I have learned to hate McAfee. Consumers desperately need some aggressive attorneys to mount a class action suit against McAfee, the Federal Trade Commission to take action against McAfee, and some federal legislation to ensure that all computer software companies provide consumers a direct, easy way to uninstall their products. Let me explain.
At some point a computer jock recommended an Internet security software product. For some years I had been using McAfee products, but not with complete satisfaction. So I purchased the new software and attempted to install it. At some early point I was informed that the installation process could not continue because McAfee files were on my computer. I checked the option for automatic removal of the McAfee files. Then I attempted again to install the new product. Again, however, I was informed that McAfee was still on my computer.
Though no computer expect, I took the next logical step. I went to the add/remove programs screen in my Windows XP system. To my surprise there was no McAfee program to remove, even though my new software was telling me McAfee was still on my computer. What to do?
I sought help from my new software provider. I learned that there was a McAfee removal tool, and after some trouble I found it on a McAfee site. I happily downloaded and ran the program and watched with glee as a screen showed what seemed like hundreds of McAfee files being removed from my computer. Wow – I felt relieved. So back I went to install my new software.
Guess what? Once again that familiar screen informed me that McAfee was still on my computer, blocking the installation. How could this be? I used McAfee’s own removal tool. And by the way, should you want to find that removal tool, I recommend using a search engine and looking for something like “McAfee removal.” You will quickly find some nice websites offering a download of the McAfee tool as a free public service. Obviously, lots of people have been trying to free themselves of McAfee.
Back to my problem. I asked several computer jocks for help, but the consensus was that McAfee was known to bury their files deep within computer systems, so that what I was now terribly upset about was a common problem. The only thing to try was to go back to the McAfeehelp.com site and try to find something to help me free myself from McAfee tyranny. It is not easy to find a no-cost form of technical help, of course. McAfee’s sole focus is on selling you more stuff, even help. I used the answer center; it told me to do what I already found useless – namely trying the add/remove programs option. Then I selected the option that I needed further support options. Only then did I discover a no-cost chat room option; don’t waste time on the forums. Their Internet chat room tries to make you think that a real person is responding to your question. Of course it is merely a computer program. But eventually after seeking help to uninstall all McAfee files I received some detailed instructions. There were many actions to take that no ordinary computer user is familiar with. Most of what was recommended involved going into my computer’s registry and carefully looking for McAfee files. Here’s where I discovered why another earlier action I had tried failed.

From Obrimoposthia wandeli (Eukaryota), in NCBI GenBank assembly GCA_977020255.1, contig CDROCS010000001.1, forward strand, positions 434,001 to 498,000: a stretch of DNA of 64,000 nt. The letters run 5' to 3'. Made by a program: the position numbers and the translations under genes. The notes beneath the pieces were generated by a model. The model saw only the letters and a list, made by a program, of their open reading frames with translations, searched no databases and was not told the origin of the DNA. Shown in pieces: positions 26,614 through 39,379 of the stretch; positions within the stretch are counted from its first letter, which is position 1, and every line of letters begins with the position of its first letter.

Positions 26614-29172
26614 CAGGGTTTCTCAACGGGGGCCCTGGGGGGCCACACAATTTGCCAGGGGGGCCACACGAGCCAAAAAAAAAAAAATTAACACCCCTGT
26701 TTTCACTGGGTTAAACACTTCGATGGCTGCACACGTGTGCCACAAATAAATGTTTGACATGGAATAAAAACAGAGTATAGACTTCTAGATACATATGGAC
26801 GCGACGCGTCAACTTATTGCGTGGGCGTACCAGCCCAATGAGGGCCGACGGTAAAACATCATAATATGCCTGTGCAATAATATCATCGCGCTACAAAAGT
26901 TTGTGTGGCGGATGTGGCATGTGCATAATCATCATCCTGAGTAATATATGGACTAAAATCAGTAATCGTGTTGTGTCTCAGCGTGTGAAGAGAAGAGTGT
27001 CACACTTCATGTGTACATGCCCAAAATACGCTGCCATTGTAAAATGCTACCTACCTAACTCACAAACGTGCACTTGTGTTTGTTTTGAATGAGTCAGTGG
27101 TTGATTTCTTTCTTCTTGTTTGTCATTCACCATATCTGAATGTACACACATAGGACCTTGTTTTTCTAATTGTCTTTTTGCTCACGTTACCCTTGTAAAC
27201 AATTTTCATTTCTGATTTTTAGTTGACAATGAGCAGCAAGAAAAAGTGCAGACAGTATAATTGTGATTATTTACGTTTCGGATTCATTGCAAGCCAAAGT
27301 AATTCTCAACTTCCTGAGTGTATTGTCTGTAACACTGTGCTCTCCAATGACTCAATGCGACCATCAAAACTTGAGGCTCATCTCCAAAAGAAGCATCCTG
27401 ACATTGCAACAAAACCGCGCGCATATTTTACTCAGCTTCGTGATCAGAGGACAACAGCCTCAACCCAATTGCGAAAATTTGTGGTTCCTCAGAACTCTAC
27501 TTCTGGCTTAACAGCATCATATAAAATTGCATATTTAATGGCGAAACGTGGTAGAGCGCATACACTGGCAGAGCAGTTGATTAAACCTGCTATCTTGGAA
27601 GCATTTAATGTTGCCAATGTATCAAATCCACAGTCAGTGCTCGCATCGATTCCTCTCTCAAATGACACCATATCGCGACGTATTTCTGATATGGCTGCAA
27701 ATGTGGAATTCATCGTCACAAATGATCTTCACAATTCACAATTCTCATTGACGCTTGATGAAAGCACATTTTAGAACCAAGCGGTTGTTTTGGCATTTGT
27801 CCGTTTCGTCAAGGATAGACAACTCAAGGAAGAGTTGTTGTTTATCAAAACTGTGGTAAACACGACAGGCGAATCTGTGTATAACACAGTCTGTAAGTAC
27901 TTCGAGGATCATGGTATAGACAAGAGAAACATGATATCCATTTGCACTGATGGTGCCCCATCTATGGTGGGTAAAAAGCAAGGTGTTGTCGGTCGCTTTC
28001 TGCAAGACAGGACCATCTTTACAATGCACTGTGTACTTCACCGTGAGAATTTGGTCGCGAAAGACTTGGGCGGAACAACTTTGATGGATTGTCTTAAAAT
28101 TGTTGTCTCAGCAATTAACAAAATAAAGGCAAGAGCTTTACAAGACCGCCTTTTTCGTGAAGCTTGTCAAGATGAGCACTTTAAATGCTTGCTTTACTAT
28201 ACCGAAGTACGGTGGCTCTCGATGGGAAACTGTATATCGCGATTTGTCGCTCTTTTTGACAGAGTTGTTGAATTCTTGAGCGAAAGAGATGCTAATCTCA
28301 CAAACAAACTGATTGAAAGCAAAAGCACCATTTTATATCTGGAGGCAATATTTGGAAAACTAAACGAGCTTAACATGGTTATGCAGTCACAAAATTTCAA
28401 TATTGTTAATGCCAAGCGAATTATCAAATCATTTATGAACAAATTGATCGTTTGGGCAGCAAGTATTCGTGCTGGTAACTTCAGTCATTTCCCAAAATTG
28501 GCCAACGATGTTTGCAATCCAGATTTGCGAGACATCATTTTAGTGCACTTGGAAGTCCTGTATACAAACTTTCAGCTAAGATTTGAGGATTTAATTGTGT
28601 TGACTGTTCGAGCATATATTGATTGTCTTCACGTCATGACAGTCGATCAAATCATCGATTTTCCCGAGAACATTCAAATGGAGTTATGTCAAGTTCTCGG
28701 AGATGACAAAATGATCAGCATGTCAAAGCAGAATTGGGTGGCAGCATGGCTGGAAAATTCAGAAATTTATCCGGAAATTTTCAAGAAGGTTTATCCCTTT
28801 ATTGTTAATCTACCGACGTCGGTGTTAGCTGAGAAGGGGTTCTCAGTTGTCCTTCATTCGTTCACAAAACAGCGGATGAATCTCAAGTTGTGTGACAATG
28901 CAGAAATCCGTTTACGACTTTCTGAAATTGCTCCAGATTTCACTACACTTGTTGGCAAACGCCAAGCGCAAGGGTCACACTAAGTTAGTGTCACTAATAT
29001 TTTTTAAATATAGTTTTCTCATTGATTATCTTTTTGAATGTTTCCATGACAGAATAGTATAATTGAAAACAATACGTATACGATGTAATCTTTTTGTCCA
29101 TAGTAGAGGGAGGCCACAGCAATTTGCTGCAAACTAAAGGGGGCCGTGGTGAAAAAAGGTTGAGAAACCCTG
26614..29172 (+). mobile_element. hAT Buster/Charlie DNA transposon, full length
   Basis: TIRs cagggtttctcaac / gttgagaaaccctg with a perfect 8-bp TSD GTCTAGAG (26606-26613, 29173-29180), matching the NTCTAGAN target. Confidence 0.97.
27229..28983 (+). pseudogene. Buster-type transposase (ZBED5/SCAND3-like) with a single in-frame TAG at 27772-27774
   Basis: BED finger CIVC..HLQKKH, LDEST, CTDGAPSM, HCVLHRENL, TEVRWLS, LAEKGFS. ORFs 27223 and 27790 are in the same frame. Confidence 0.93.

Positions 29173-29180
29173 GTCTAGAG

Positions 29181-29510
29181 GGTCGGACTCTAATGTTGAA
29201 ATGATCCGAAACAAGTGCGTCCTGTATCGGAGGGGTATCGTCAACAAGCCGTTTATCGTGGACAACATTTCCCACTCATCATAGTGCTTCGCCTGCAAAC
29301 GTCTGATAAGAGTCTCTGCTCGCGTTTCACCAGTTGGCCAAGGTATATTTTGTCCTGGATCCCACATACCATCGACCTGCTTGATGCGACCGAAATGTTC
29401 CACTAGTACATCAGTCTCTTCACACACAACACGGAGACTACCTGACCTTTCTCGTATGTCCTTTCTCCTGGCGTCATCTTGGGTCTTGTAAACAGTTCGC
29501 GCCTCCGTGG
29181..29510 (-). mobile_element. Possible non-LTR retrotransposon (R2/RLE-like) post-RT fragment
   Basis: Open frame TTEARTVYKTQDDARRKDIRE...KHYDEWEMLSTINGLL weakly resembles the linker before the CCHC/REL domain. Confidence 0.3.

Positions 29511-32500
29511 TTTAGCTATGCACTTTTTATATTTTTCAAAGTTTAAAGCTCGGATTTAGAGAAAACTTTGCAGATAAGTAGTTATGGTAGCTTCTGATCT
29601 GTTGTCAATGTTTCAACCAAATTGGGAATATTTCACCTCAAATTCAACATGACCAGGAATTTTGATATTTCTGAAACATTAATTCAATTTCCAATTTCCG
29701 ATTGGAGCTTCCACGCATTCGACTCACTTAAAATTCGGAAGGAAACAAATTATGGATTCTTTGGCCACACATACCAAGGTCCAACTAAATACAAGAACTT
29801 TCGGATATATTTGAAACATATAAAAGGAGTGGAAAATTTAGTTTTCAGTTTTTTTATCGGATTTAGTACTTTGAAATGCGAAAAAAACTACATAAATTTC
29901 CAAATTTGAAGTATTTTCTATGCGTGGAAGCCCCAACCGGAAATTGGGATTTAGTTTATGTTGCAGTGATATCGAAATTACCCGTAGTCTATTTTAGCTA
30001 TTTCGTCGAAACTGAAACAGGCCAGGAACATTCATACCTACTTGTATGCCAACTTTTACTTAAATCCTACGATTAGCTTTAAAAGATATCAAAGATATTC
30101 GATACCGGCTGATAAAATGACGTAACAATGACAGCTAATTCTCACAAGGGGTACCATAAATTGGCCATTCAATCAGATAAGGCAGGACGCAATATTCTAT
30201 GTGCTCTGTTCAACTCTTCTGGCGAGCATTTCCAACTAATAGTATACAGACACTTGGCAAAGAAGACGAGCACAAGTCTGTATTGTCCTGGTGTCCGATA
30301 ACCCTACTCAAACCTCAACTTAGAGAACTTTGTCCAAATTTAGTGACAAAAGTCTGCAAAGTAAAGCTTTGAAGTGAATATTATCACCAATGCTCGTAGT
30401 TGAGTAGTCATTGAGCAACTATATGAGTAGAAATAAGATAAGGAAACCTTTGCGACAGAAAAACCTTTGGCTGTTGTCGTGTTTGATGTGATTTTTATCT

Earlier I had run the search program found by clicking the Windows start icon and searched for McAfee files that I could delete. Indeed, I had found some, but deleting them also did not work to let my new software install itself. What I later discovered by obtaining the details on finding McAfee files in various registry locations was that McAfee not only buries their files in deep, hidden places in your computer. It also buries many files that do NOT have McAfee in their names. The new detailed instructions included information on finding many other types of unnamed or deviously named McAfee files. Indeed, eventually, I found many McAfee files in various registry locations that had to be deleted.
And so, after an incredible amount of stress, aggravation, time and cursing, I finally was able to install my new security software.
So ask yourself: Why does McAfee go to extreme lengths to bury and hide many of its files on consumers’ home computers? There is only one rational answer. It is their devious business strategy to make consumers give up trying to free their computers of McAfee, stop trying to install competing software, and return to using McAfee. This is a scandalous business practice that clearly costs huge numbers of consumers much time, aggravation and money.
Now you know why I hate McAfee and want some sharp attorneys to file a class action suit that would make McAfee pay for all the trouble they have caused consumers. And I certainly would like the Federal Trade Commission to nail McAfee for using such a contemptible business strategy. Remember, even McAfee’s own removal program is insufficient to free your computer of McAfee tyranny. I was so angry and stubborn that eventually I prevailed. But many people would surrender to McAfee tyranny.
Lastly, it seems a good idea to have some federal law that clearly establishes a requirement for all computer software companies to provide consumers an easy and effective way to uninstall their products completely, or face some stiff penalties if they do not.